That’s the lesson a Missouri couple learned the hard way. While building a luxury home in a beachfront development in Florida, they accidentally constructed on the lot next to the one they owned; they built on land belonging to someone else. The initial survey of the property was wrong, leading to the misplaced construction. Hopefully an acceptable agreement can be reached with the neighbors on whose land the house was built.

If the story sounds familiar, you may have heard the news a few months ago about the Rhode Island developer that mistakenly built a $1.8 million house on public park land. Again, the survey was wrong. The error came to light when prospective buyers had their own survey done of the property. In that case, no settlement could be reached, and the Rhode Island Supreme Court ordered the house removed from public land.

Jesus talked about two men that built houses; one who built in the right place, one who built in the wrong place. We read the story in the Gospel of Luke, Chapter 6:

“I will show you what he is like who comes to me and hears my words and puts them into practice. He is like a man building a house, who dug down deep and laid the foundation on rock. When a flood came, the torrent struck that house but could not shake it, because it was well built. But the one who hears my words and does not put them into practice is like a man who built a house on the ground without a foundation. The moment the torrent struck that house, it collapsed and its destruction was complete.” (Luke 6:47–49)

If we build our lives on the teachings of Jesus, we’ll have a solid foundation that will see us through even the hardest times. If we choose to build somewhere else, we may very well find ourselves with a life that can’t stand up to life’s trials.

Have you stopped believing in God?

by on Nov.02, 2014, under Hope

Have you stopped believing in God?  Maybe you quit when he did not hear your prayers.  That is what I hear sometimes.  It happens after marriages break up, or businesses fail, or children die.  It is what people think when life seems so unfair.  Or when the hurt and pain seem too much to endure.  And you prayed.  You begged God for relief.  You asked him for a different outcome.  And he did not hear you.  At least that is what it felt like to you.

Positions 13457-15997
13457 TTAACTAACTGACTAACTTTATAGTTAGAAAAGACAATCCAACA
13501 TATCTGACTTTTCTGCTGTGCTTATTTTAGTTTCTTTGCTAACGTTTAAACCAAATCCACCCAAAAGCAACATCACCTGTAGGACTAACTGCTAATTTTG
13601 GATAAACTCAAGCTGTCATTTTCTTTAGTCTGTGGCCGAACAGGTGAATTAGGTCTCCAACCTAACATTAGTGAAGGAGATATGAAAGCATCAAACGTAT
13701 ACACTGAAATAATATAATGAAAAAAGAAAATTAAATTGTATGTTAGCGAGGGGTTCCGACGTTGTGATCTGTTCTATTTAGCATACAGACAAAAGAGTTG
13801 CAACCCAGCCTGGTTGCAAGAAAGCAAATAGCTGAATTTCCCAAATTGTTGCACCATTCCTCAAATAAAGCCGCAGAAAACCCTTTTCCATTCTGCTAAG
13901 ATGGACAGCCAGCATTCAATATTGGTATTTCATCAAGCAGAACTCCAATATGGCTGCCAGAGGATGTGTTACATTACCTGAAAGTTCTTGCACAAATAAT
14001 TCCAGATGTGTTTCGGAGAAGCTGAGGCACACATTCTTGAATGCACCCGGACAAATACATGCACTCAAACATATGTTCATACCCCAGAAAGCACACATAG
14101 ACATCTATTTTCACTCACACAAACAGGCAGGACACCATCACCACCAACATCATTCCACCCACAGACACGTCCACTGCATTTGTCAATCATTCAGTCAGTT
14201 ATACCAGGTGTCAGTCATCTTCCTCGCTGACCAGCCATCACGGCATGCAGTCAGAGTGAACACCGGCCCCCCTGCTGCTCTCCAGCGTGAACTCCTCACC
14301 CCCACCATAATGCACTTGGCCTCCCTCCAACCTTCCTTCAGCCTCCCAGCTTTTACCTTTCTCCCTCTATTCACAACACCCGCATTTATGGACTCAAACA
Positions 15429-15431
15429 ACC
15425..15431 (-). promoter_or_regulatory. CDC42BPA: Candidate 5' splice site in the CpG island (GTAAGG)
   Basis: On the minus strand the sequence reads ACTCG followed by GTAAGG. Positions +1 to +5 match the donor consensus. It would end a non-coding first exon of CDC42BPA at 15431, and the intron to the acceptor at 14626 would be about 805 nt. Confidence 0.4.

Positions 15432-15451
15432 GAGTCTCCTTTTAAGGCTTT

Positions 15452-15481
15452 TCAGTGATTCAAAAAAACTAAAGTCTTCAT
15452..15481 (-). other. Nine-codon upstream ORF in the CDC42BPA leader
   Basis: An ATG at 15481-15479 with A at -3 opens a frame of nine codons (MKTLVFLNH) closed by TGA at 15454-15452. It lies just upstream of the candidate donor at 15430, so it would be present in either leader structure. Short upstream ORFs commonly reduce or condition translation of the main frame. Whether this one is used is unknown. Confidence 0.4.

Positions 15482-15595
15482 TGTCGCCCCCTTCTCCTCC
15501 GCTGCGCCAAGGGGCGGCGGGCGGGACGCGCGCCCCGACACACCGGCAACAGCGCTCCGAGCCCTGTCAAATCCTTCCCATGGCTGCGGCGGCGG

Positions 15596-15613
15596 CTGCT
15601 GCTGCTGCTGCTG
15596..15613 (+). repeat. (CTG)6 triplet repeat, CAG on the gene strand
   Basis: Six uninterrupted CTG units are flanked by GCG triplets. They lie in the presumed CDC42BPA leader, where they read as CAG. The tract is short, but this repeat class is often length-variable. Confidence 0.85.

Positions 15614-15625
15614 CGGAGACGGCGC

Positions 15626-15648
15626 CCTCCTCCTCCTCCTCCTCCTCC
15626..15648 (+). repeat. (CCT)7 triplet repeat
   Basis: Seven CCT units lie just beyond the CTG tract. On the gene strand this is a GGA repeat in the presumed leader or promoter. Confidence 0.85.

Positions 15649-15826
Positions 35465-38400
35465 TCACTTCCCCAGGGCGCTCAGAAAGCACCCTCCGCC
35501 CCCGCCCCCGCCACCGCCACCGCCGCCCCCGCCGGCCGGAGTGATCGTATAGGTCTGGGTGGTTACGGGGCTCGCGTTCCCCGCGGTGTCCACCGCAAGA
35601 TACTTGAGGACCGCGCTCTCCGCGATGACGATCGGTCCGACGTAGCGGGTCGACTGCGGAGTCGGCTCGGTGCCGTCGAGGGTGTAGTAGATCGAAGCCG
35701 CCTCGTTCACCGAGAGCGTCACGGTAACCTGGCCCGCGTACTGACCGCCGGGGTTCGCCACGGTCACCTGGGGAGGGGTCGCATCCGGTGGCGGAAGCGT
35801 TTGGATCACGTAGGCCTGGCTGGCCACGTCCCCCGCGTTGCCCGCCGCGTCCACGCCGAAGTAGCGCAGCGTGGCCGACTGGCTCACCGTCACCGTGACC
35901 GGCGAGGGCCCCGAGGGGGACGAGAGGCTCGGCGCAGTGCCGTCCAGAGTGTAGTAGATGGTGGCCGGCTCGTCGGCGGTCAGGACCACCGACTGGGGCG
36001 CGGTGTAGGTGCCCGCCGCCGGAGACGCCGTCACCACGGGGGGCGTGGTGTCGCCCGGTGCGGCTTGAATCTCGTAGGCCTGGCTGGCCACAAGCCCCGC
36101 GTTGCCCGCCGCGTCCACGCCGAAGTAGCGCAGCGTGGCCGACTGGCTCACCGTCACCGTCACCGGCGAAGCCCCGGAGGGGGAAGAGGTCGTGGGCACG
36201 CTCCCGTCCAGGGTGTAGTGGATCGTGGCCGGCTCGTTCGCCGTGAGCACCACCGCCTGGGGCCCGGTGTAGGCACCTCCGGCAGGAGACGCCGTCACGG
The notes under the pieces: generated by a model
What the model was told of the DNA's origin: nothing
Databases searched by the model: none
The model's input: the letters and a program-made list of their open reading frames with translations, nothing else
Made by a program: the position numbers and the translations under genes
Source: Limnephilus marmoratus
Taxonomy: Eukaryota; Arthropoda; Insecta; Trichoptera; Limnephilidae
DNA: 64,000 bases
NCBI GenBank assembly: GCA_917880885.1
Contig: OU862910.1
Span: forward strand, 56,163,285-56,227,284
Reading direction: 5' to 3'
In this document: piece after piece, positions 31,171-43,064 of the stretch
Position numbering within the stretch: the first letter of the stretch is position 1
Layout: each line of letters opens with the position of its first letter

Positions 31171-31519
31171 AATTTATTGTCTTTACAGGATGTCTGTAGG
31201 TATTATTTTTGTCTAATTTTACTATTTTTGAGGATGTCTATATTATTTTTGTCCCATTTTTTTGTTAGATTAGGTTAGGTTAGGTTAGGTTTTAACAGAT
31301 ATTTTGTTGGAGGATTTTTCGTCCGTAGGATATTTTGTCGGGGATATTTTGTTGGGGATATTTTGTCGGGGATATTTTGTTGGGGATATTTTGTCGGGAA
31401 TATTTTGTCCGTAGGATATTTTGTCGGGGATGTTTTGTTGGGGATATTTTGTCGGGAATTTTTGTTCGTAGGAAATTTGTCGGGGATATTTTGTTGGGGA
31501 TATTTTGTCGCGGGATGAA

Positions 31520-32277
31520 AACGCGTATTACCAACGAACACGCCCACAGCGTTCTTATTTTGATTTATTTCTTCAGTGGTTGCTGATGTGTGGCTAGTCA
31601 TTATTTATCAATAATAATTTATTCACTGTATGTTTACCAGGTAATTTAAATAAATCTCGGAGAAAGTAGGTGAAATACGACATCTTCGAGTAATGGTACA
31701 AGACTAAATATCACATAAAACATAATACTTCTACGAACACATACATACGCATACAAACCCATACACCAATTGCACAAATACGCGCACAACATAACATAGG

So why are you reading this?  Maybe deep down you wish you could believe.  Perhaps you are hoping someone somewhere can provide the answers you so desperately want and need.  But it is hard to see God through the pain.  So you blame God, resent God, even hate God.  But there is still that part of you that wishes He was true.  You long to believe there is someone bigger than yourself; someone who can make sense of this broken world.

I do not have any easy answers.  But I can tell you that you are not alone.  I can tell you that those of us who still believe have to wrestle with why things do not happen the way we ask.  And I can share with you some ideas that have helped us keep clinging to our faith in God.

  1.  We cannot understand God.  Trying to explain God is a futile exercise for any of us.  He is the Creator, we are the creation.  Even were God to explain things to me, I would not understand.  Which comforts me in an odd way.  I have to believe that God understands what is unfathomable to me.
  2. God knows best.  He acts, he allows, he prevents, he causes, he does act.  And all of these are for the good of his kingdom.  He knows what is best.  And if he does not, if all the pain in this world is random and pointless… then can anyone face life with any sense of peace or purpose.
  3. It will all be better someday.  That is one reason we Christians keep believing.  A better life waits for us after this world.  That is the hope we have.

I cannot tell you why God answers us the way he does.  But I do believe he loves us, does what is best, and is preparing us for a better life that never ends. 




Choose This Day

by on Oct.26, 2014, under Hope

“Choose this day…” Joshua, the leader of God’s people, was addressing his countrymen. They had conquered the land that God had promised to give them and were ready to settle in their new homes. Now Joshua calls on them to make a choice.

“Choose this day whom you will serve…” This was about loyalty. This was about allegiance. Joshua spoke to them about getting rid of the idols that their parents had served and dedicating themselves to the Lord. If that seemed unacceptable, they needed to choose who they would serve: the old idols or possibly the new idols they had found in the land were they were living.

“Choose this day whom you will serve… But as for me and my house, we will serve the LORD.” (Joshua 24:15) Joshua had already made his choice. He and his family would serve God.

To a man, Joshua’s people cried out that they wanted to do the same, that they wanted to serve God. Surely that made Joshua happy, right? He had given such a persuasive talk that everyone wanted to join Joshua and his family in serving God. But Joshua wasn’t satisfied: